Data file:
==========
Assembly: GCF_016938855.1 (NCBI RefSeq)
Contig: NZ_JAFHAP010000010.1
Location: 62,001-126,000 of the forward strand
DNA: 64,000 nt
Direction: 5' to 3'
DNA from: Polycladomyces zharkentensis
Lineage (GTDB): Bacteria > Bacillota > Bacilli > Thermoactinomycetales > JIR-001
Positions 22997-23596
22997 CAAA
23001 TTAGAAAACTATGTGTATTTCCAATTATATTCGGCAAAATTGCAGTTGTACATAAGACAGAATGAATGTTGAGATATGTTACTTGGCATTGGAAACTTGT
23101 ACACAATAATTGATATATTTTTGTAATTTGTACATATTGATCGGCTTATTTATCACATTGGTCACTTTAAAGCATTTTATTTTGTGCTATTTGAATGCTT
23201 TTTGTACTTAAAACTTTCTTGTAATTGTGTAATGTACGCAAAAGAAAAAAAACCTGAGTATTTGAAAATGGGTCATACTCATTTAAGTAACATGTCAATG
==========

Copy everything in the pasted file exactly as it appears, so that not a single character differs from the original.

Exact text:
Assembly: GCF_016938855.1 (NCBI RefSeq)
Contig: NZ_JAFHAP010000010.1
Location: 62,001-126,000 of the forward strand
DNA: 64,000 nt
Direction: 5' to 3'
DNA from: Polycladomyces zharkentensis
Lineage (GTDB): Bacteria > Bacillota > Bacilli > Thermoactinomycetales > JIR-001
Positions 22997-23596
22997 CAAA
23001 TTAGAAAACTATGTGTATTTCCAATTATATTCGGCAAAATTGCAGTTGTACATAAGACAGAATGAATGTTGAGATATGTTACTTGGCATTGGAAACTTGT
23101 ACACAATAATTGATATATTTTTGTAATTTGTACATATTGATCGGCTTATTTATCACATTGGTCACTTTAAAGCATTTTATTTTGTGCTATTTGAATGCTT
23201 TTTGTACTTAAAACTTTCTTGTAATTGTGTAATGTACGCAAAAGAAAAAAAACCTGAGTATTTGAAAATGGGTCATACTCATTTAAGTAACATGTCAATG